Some Things Never Change: A Look into the Past of South Lakes

South Lakes High School first opened its doors in 1978. While that may seem like a long time ago, not much has changed over the 44 years that it has been educating the students of  Reston. Of course, there have been physical changes such as the addition of the 600’s wing, and no longer having four cafeterias or colored carpets in the subschools. However, a strong sense of community remains. 

South Lakes’ very own principal, Ms. Kimberly Retzer, attended South Lakes as a student from 1985-89. She also served as senior class president. “Student government took up a lot of my time, and I was also involved in S.A.D.D. ‘Students Against Drunk Driving.’ We had a large chapter back then,” she said.  Homecoming was her favorite event and continues to be the most popular event of the year. 

“People would color their hair, paint their faces, and dress up for Spirit Week. I remember building and riding on my 10th grade Homecoming Parade float. We used chicken wire and napkins to decorate it,” she says. Geometry teacher, Ms. Kellye Young, who also attended South Lakes as a student, adds that “the excitement surrounding Homecoming has always been there. It’s my favorite week of the school year, and I had ‘Homecoming withdrawals’ when I was in college.” 

The volunteer work and community service that South Lakes students participate in is just another aspect of what it means to be a Seahawk. This was the case then, and it’s still the case today. Canned food drives and various other fundraisers have taken place every year. Mrs. Retzer explained, “The idea that we work, live, play, and serve in Reston has always been important to us, but especially the service element. We’ve always looked out for each other. The idea that our school is very much a community has never changed,” Retzer said.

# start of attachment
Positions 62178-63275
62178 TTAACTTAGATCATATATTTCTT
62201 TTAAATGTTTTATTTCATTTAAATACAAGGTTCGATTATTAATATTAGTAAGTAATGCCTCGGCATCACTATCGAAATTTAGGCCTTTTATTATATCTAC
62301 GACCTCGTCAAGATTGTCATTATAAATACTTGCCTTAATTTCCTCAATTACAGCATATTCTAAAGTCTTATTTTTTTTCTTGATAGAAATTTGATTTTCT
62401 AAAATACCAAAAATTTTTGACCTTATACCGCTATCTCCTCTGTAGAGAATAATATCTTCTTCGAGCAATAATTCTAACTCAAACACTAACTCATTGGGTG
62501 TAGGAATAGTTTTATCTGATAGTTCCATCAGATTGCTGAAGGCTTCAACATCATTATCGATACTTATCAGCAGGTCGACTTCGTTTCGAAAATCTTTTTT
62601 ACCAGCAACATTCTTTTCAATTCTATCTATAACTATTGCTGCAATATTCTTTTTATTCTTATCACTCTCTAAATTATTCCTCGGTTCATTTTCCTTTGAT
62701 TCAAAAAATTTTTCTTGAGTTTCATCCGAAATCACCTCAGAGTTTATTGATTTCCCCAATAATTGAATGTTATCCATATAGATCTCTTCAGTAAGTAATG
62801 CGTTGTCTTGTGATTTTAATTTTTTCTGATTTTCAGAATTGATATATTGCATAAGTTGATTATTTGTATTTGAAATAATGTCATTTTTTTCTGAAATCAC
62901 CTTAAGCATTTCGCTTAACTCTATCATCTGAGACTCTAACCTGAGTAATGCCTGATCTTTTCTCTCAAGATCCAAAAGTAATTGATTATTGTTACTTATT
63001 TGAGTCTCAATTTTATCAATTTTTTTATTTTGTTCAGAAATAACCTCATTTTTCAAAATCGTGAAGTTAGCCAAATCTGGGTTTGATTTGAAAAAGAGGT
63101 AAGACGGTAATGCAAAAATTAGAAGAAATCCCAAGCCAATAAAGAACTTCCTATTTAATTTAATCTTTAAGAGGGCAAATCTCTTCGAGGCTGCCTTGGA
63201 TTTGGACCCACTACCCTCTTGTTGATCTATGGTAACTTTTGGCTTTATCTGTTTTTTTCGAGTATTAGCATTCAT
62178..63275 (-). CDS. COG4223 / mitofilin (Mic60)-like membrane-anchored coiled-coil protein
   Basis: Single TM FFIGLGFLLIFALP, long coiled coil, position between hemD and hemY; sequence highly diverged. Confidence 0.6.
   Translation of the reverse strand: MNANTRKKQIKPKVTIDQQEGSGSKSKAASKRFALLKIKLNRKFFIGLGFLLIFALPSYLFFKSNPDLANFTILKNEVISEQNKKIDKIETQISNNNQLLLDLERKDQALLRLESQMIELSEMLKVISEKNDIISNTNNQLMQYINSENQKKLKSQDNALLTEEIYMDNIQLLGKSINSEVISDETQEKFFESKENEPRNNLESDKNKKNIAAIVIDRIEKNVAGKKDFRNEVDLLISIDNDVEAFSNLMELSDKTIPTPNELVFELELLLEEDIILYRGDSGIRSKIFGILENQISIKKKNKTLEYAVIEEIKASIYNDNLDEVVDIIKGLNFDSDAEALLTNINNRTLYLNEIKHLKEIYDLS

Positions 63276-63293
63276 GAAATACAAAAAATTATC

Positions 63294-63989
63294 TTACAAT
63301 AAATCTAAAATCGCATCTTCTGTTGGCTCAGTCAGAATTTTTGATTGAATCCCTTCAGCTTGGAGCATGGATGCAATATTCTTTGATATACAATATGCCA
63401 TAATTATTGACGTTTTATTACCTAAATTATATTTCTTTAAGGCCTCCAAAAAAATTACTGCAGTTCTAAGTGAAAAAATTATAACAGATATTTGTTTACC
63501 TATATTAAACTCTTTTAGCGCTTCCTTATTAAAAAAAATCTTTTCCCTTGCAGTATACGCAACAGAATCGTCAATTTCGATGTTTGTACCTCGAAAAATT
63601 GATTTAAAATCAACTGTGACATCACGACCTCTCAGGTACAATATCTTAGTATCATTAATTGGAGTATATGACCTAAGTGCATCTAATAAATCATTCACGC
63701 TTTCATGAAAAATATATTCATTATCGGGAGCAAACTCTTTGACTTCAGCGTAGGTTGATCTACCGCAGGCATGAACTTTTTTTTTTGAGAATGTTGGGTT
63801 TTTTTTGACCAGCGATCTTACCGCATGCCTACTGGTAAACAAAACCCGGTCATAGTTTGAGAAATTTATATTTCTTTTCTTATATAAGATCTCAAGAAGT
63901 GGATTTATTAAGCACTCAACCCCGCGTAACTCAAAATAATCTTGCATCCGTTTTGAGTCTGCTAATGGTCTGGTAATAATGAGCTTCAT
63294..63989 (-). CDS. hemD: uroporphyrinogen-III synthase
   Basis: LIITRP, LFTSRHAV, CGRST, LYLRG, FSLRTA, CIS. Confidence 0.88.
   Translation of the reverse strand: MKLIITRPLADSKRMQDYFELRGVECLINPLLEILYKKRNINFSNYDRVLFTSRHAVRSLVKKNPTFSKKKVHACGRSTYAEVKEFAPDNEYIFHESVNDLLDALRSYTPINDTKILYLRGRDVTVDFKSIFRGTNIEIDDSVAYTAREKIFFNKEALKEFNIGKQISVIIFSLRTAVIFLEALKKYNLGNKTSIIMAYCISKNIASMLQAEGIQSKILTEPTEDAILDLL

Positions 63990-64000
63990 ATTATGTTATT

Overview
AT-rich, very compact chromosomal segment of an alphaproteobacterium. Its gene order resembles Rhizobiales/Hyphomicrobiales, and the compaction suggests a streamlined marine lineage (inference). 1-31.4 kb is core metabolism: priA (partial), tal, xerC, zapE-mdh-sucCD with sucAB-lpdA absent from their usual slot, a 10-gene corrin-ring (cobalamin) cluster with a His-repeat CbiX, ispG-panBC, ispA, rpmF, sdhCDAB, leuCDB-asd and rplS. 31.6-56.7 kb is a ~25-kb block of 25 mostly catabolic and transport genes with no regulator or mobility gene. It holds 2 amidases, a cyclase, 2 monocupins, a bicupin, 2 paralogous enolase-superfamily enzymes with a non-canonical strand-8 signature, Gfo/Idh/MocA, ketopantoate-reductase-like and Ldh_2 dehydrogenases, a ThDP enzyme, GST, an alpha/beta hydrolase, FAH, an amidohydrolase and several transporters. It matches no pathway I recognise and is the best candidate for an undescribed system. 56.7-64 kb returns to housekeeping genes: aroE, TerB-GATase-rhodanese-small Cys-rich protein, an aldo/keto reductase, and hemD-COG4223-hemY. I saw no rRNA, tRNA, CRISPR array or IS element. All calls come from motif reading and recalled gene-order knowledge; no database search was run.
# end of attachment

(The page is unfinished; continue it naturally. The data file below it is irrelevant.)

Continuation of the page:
Since its founding, the Reston community has seen a lot of growth and change. The million dollar houses by the lake and affordable housing have always coexisted, but the economic divide has continued to stretch over the years. When Mrs. Retzer was a student, the percentage of non-white students was around 15% to 20%, but now, South Lakes is a majority minority school. “Our diversity is much greater now. We’ve always had it, but it was different back then. That being said, we were much more diverse than other schools in our area,” Retzer explained. 

When English teacher, and former South Lakes student Mrs. Dawn Garcia moved to Reston, the diversity is what stood out to her. “I came to South Lakes after living in a predominantly white area. It was really refreshing to come to a hub of diversity, and it felt nice to be around so many different types of people. It was and is a welcoming environment for all,” she said. 

Mrs. Retzer has had countless positive experiences over her years as a student and as a principal at South Lakes, but the thing she is most proud of is the “We Are” wall. “It is such a bold statement about what is most important to us, and the fact that our goal is to make everyone feel accepted,” she says. Mrs. Retzer takes it personally when students do not feel accepted at South Lakes, and prioritizes making all who work and attend school feel welcome. The South Lakes community’s foundation was built by people from all different walks of life, and “being around people who aren’t like you is a life lesson,” she adds. 

Change can be scary, but in truth, it’s the only constant in life. While the South Lakes building continues to change with new artwork, clubs, teachers, students, and everything in between, the sense of community and family is something that no physical change will ever undo.